For the last 30 years, injured workers in Minnesota who were discriminated against after their injury were pretty much out of options once they settled their workers’ compensation claim. A state Supreme Court ruling known as the “Karst” decision barred injured workers from filing claims for discrimination through the Minnesota Human Right Act under the idea that they would be “double-dipping,” or collecting payment twice for the same injury.
That has now changed. A new ruling from the state’s Supreme Court has effectively ended the old rule by a 5-2 decision.
According to employment attorneys, the ruling is very significant, with one attorney stating that “this means hundreds more employees every year will be able to bring disability discrimination claims under the Minnesota Human Rights Act in addition to pursuing remedies under the Workers’ Compensation Act.”
The ruling arose from a lawsuit filed by a former firefighter in Minneapolis. He suffered an on-the-job injury and eventually settled his claim with workers’ compensation for $125,000. However, he was forced into retirement in 2016 because his superiors would not allow him to keep working while wearing physician-prescribed tennis shoes around the station house. The shoes alleviated his condition, while the regulation work boots he was required to wear were too heavy and made his ankle injury worse. The firefighter alleged discrimination because of the lack of disability accommodation, along with damage to his dignity and self-respect and a violation of his civil rights.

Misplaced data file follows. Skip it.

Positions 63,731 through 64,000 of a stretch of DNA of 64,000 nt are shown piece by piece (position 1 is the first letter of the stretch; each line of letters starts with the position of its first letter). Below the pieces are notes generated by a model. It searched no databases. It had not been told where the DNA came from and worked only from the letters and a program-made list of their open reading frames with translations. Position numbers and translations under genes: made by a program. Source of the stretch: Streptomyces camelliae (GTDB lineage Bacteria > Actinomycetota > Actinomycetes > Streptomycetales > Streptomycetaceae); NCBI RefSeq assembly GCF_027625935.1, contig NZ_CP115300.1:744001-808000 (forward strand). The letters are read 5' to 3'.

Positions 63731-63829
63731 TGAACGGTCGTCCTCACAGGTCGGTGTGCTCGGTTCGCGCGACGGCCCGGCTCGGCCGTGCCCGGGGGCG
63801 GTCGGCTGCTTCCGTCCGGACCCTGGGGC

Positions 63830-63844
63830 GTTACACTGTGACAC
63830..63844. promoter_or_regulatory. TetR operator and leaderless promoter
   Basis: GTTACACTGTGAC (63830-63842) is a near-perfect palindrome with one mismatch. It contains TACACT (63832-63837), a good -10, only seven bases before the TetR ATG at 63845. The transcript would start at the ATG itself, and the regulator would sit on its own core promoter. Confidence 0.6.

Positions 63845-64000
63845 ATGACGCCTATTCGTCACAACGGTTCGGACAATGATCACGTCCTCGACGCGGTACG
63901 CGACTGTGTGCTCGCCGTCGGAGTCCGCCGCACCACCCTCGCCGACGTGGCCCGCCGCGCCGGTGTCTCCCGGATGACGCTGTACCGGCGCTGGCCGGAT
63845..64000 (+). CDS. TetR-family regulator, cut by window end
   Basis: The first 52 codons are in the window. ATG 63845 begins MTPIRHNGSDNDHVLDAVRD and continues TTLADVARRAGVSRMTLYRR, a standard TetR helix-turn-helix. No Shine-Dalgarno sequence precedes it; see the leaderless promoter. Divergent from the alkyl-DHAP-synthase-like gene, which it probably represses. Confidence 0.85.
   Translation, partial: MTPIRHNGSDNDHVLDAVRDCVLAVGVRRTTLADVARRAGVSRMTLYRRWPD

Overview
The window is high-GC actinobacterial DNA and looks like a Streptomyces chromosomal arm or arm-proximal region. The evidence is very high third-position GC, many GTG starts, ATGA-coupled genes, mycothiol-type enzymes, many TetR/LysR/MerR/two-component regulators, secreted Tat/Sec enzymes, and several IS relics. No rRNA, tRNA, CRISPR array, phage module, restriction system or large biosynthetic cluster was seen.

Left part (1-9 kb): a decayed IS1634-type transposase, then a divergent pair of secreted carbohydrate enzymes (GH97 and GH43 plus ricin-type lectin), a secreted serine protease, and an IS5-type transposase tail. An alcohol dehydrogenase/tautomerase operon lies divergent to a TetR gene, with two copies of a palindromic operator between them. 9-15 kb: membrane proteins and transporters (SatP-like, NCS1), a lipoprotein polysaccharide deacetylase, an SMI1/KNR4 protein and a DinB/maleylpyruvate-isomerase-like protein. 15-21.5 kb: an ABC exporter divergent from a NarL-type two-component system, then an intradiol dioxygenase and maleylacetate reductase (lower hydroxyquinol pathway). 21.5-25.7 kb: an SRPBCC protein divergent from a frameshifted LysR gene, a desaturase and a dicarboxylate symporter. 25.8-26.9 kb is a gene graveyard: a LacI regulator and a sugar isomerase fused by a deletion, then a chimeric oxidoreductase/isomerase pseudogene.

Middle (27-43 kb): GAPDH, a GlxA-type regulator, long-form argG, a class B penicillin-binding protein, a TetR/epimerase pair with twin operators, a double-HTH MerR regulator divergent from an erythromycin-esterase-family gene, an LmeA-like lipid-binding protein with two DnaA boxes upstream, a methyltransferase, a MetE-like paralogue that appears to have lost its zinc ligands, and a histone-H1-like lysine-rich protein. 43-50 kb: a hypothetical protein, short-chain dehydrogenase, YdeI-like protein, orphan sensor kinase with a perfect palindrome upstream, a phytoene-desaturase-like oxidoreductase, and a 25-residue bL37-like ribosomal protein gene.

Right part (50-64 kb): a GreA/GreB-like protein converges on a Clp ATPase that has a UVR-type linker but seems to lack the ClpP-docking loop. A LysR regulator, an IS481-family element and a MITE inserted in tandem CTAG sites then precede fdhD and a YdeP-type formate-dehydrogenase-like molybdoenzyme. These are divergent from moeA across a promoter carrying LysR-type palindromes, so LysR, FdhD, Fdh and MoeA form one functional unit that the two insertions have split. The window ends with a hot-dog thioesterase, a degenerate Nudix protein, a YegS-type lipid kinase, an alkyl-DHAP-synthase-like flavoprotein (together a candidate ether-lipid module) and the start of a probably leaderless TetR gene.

This is definitely a new era for injured employees. Those who are able to continue working despite their disabilities no longer need fear that they’ll be barred from seeking justice under the Human Rights Act simply because they exercised their rights to workers’ compensation.